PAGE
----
Thursday, February 5, 2009

Helpful HINTS

The past 3 weeks I have been taking an intensive 6 day course called "HINTS for Living in Belgium" sponsored by the American Women's Club of Brussels. It has literally flipped a switch for me about the beauty and wonder of Belgium and in understanding our host country better - quirks and all! I guess today was graduation day, and boy am I going to miss my Tuesday and Thursday sessions. I have met women all in my exact same scenario - new and clueless to Brussels - and my confidence has grown tremendously over shared fellowship and questions. It is fun to delight in a common challenge or baffling experience as we all try to acclimate. I cannot recommend this course enough to any Belgian expat.

During this course I also joined this wonderful American Women's Club of Brussels ( as an official member. The Club was founded in 1949 and has grown in membership to ~650 women. It combines philanthropic and social missions and fosters ongoing good relations with Belgians and the Americans living here. There are so many ways to get connected and involved. The clubhouse has a huge English language book and DVD library (with lots of travel resources - yippee!), a cafe for lunch with yummy food, exercise and all types of special interest courses. There are tours and day trips organized - several per week! And best of all there is a Mothers With Young Children's group as well as an on site daycare for me to leave Connor to take time out for me. Hallelujah!!! Connor adores Rani, the creche (nursery) caretaker - pictured here. She calls for Rani all the time and seems to just have a ball with the other children and the "new" (to her) toys. I have signed up to volunteer as a librarian once a month in the library (in honor of my Cousin Dudley) and also to periodically help wait tables in the cafe (there has always been a part of me that wanted to be a waitress at some point in my life)! Will let you know how that goes.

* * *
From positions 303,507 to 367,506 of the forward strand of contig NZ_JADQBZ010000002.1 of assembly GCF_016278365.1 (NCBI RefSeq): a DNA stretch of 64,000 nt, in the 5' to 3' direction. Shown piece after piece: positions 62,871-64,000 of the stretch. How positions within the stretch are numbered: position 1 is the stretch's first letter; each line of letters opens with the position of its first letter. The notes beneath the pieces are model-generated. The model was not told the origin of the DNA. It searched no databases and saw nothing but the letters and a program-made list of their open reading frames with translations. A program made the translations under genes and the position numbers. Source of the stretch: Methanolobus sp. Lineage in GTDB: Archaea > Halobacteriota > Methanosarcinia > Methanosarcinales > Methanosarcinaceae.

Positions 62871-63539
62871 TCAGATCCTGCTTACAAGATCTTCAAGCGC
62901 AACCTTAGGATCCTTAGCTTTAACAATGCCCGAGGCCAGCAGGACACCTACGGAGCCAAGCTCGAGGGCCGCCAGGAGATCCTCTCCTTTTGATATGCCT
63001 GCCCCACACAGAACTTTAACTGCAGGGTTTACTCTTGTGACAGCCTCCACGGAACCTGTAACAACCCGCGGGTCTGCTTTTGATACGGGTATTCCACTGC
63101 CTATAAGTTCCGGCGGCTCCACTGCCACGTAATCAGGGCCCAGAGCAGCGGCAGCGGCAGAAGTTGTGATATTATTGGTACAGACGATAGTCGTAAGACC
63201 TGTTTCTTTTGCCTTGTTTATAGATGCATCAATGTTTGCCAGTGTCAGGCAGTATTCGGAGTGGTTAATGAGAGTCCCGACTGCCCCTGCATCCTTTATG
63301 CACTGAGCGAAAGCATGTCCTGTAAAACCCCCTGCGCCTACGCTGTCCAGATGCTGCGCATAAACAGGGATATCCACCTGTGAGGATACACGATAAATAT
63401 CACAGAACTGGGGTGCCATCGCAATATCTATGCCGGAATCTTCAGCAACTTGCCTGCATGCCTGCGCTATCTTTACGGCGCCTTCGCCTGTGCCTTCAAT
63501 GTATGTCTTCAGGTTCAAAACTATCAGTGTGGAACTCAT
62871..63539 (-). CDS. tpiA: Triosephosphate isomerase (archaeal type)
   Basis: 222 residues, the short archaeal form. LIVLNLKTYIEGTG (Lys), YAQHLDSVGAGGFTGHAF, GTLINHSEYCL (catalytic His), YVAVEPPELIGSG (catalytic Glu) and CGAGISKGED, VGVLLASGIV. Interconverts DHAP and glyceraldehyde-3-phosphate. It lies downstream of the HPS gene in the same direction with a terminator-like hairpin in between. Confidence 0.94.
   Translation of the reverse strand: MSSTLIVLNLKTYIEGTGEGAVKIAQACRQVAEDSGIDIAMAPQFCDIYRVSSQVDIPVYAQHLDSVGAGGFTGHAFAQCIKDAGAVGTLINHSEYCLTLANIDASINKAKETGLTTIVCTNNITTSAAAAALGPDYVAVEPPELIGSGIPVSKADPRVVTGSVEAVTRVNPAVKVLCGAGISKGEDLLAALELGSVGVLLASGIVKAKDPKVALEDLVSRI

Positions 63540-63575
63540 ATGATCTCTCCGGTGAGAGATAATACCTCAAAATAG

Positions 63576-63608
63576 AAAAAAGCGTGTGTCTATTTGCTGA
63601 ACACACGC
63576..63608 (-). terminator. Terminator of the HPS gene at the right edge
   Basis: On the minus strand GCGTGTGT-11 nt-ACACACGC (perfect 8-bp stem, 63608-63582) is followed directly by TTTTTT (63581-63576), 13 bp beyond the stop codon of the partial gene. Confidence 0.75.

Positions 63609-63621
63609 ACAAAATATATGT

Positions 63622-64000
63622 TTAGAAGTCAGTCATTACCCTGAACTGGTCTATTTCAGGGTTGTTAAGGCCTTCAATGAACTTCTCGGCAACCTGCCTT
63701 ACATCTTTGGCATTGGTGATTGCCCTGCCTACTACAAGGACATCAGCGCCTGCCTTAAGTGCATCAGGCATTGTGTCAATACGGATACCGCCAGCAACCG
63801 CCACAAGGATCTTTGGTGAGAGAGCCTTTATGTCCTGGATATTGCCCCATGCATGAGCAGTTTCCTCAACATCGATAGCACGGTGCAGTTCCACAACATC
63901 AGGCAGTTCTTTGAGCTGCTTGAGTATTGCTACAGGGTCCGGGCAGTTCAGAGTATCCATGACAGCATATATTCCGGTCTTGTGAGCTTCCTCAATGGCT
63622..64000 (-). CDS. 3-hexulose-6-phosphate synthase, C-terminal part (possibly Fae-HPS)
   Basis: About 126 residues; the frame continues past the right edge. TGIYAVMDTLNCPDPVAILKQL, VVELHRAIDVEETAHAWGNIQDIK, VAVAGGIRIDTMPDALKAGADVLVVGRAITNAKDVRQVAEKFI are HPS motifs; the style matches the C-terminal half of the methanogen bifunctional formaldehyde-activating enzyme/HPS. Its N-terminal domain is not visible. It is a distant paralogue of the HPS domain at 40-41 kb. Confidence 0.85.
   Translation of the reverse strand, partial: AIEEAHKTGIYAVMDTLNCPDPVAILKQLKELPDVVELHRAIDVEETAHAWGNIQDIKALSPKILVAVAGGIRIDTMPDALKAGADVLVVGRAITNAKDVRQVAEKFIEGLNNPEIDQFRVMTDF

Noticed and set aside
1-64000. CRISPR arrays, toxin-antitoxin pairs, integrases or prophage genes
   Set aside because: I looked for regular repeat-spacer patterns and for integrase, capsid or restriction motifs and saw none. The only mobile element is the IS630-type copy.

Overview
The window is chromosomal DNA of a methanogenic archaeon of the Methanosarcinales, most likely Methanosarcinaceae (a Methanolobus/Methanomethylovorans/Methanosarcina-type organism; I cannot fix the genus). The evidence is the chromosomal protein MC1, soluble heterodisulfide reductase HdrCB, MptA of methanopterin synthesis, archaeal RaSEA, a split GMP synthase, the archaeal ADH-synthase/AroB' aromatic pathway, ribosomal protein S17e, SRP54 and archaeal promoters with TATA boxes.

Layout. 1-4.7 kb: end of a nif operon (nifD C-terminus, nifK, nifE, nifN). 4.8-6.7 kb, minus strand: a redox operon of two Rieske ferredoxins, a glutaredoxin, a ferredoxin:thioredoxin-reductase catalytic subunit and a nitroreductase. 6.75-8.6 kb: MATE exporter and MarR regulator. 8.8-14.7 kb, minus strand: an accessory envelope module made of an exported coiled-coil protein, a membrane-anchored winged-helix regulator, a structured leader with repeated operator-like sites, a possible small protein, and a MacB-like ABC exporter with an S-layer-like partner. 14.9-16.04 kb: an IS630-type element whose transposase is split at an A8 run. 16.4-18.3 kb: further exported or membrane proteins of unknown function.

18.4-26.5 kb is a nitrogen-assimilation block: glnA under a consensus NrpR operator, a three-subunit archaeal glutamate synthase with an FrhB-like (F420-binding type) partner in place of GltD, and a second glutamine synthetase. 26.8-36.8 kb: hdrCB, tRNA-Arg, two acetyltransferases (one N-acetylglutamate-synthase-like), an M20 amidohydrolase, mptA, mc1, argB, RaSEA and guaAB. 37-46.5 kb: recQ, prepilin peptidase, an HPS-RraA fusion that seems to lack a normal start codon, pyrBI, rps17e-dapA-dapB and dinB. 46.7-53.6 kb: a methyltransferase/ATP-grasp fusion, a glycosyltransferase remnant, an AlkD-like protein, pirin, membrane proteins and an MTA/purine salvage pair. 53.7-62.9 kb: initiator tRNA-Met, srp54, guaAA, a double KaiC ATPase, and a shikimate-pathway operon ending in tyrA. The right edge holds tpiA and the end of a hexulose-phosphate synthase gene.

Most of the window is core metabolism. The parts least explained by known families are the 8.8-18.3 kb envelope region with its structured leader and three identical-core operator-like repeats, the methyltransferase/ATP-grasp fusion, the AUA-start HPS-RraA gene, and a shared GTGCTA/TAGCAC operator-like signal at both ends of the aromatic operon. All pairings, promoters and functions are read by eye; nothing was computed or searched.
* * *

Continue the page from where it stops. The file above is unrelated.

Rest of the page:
Here are the topics/speakers we learned from during the Hints course:

1) Tackling the Grocery List - the groceries here are night and day different than in the US! You rent grocery carts, bring your own bags, bag your own groceries, and fend for yourself in the supermarket!

2) Understanding Technology - all electrical appliances are dramatically different and trying to get all the volts and watts to work in the right way is a master class in physics.

3) Insuring Yourself - there are more individual types of insurance here than you can shake a stick at. Even insurance to cover the illegal housekeepers so many employ here against injury while cleaning your home?!?! (illegal meaning they are not legally registered here and don't pay taxes - they call this "working in the black" yet they provide legal insurance for them should they fall while mopping your floors!) Obviously this is not applicable to us!

4) Public Transportation - the combination of metro, tram, and buses throughout Brussels is quite advanced and helpful. Pushing a stroller to those metros or getting them on buses is nevertheless a nightmare. I prefer to walk as much as possible to avoid the bus vs baby showdowns.